On a crisp fall morning a young, okay middle aged, couple ventured down a foggy drive. Past plantation homes that left secrets to past lives, through weeping willow trees that seemed to cry out for those who are now gone...the couple dared to continue on their journey to one of America's most haunted destinations...
Built in 1796 the antebellum plantation is just north of Baton Rouge in St. Francisville, Louisiana. Now a bed and breakfast the mysteries of the property are things that Hollywood writers can only dream of. Our tour guide told us that guests regularly get spooked by ghostly figures, sounds of children laughing and footsteps. Many of them leave in the middle of the night and return to get their belongings after the sun is up the next day.
Several different stories exist about the Myrtles and like most ghost stories it is hard to differentiate fact from fiction. Tales have been told that the house sits on an Indian burial ground and that past uses of voodoo still come back to haunt guests. The most common tale is one of Chloe, a former slave who accidentally killed several of the family members. In turn she, herself, was killed and some say she still roams the property.
While there are no records to support the story of Chloe ever living at the plantation, one death there is certain...that of William Winter. Hired to help manage the plantation, Mr. Winter was shot in 1871 on the porch upon answering the door. After trying to climb up the stairs he died on the 17Th step.
This mirror in the foyer is said to have Chloe's spirit trapped and that her face shows in the right hand side as a shadow.
While I don't necessarily believe all of the scenarios told about the home, it does definitely feel like there is something surrounding the property. It is quite spooky! The black cats roaming about were a nice addition I thought!
Giant Weeping Willows coupled with a maze of manicured shrubs gave the front yard an Alice in Wonderland feel.
After exploring the Myrtles we headed back to I-10 on our trek to New Orleans. Our first stop after arriving in the French Quarter was Jackson Square.
St.Louis Cathedral stands at the foreground of Jackson Square. The structure as it now stands was built in 1850, though some form of the church has been there since 1789. Staying true to my haunted Halloween weekend theme , even the cathedral is said to have paranormal activity. From a haunted bell tower, monks that still watch over long after their deaths and ghosts of those who made their final resting place in the church, the stories seem to go on endlessly. One of the most famous former New Orleans residents is also said to make random treks to St. Louis Cathedral...Marie Laveau. The former voodoo priestess began as a devout Catholic and wed Jacques Paris at the cathedral in 1819. Paris later came up missing and left Marie Laveau a widow. Perhaps she is coming back to mourn her lost love as reports have said she is seen praying.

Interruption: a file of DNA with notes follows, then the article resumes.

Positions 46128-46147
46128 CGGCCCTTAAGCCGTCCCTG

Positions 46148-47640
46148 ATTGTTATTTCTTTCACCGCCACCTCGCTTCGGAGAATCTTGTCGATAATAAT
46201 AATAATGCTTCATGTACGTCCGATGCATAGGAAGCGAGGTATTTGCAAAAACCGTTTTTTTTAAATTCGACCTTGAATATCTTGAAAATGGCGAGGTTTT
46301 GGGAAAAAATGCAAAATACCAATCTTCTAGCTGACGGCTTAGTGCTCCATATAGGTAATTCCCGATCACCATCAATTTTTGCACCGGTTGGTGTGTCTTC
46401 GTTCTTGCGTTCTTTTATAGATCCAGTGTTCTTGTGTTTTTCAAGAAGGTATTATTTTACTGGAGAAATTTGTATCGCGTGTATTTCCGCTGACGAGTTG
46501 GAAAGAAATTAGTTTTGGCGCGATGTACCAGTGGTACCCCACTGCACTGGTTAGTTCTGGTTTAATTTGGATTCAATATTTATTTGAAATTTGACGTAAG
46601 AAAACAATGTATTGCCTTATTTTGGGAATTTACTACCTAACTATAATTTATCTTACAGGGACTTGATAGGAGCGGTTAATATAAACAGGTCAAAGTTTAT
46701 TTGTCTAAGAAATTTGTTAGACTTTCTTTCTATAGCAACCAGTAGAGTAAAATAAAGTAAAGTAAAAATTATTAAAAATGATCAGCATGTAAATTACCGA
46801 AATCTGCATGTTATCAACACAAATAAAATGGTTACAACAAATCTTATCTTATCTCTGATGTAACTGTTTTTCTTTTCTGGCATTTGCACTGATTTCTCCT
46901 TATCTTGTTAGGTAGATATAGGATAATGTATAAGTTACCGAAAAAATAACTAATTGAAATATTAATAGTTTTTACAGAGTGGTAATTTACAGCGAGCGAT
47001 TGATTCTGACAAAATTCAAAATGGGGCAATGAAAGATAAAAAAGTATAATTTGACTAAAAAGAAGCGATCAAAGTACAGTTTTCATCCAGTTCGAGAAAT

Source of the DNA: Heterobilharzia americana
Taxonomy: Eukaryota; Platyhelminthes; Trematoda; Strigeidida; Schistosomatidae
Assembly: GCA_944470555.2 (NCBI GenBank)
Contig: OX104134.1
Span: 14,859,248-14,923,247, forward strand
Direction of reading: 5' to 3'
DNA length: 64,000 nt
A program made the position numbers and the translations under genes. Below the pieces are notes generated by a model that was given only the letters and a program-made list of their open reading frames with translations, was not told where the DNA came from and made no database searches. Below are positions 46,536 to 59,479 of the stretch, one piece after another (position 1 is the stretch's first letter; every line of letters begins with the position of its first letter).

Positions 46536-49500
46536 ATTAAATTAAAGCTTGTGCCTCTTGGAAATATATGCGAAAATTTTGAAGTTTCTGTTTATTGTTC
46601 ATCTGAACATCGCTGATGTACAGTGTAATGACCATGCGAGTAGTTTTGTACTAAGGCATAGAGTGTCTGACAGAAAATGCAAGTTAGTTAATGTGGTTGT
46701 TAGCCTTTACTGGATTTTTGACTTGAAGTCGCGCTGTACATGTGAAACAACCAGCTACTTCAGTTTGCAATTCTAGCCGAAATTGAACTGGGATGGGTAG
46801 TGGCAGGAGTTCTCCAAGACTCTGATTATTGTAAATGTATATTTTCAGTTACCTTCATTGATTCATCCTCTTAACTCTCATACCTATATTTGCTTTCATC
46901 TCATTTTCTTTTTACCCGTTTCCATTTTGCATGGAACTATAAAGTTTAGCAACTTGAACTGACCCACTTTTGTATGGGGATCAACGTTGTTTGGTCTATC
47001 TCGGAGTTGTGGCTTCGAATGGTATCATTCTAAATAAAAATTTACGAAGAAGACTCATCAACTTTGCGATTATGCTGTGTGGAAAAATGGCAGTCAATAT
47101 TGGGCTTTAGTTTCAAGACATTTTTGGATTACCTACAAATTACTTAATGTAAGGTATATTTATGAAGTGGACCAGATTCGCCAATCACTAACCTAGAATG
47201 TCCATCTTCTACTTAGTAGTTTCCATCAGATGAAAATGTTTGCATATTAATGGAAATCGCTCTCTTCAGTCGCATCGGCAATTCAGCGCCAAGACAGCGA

We took a ghost tour of the French Quarter, via Gray Line Tours
, (side note: if you plan on taking a tour and have AAA log onto their site for a discount on all of the tours offered). The tour was interesting, but the most eerie place was the LaLaurie Mansion. Built in 1832 by Dr. Leonard Louis Nicolas LaLaurie and his wife Delphine the three story mansion sits on a corner lot at 1140 Royal Street.
This spot has tales of unspeakable torture placed upon servants of the LaLaurie's by the home owners themselves. Practicing illegal medical acts, brutal beatings and even chasing a young girl off of the rooftop, causing her to meet her demise on the street below are but a few of the horrific stories to be spawned at this address. As in the other tales time has likely added a myriad of details that may not be grounded in truth, but most believe that the LaLaurie's cook purposely set fire to the house in 1834 to draw attention to the cruel acts and poor condition of the servants. From that point the events get sketchy, but the LaLaurie's fled the scene and are widely believed to have turned up in Paris. Since then the home has served many purposes such as an apartment building, furniture store and until recently was owned by actor Nicolas Cage
So we didn't see Chloe at the Myrtles, Marie Laveau at St. Louis Cathedral and, you guessed it, there was no sighting of Mrs. LaLaurie chasing her victims, but we did spot this ghost waving to us from a balcony. At least he is friendly...quite like Casper! ;)
All of that ghost hunting was tiring and there is no better way for a tired tourist to relax than sitting down...in front of a slot machine! Donning our Halloween costumes, (Gabe as one of the fools from Jersey Shore, myself a French maid), we hit up Harrah's for our last bit of entertainment in the Big Easy.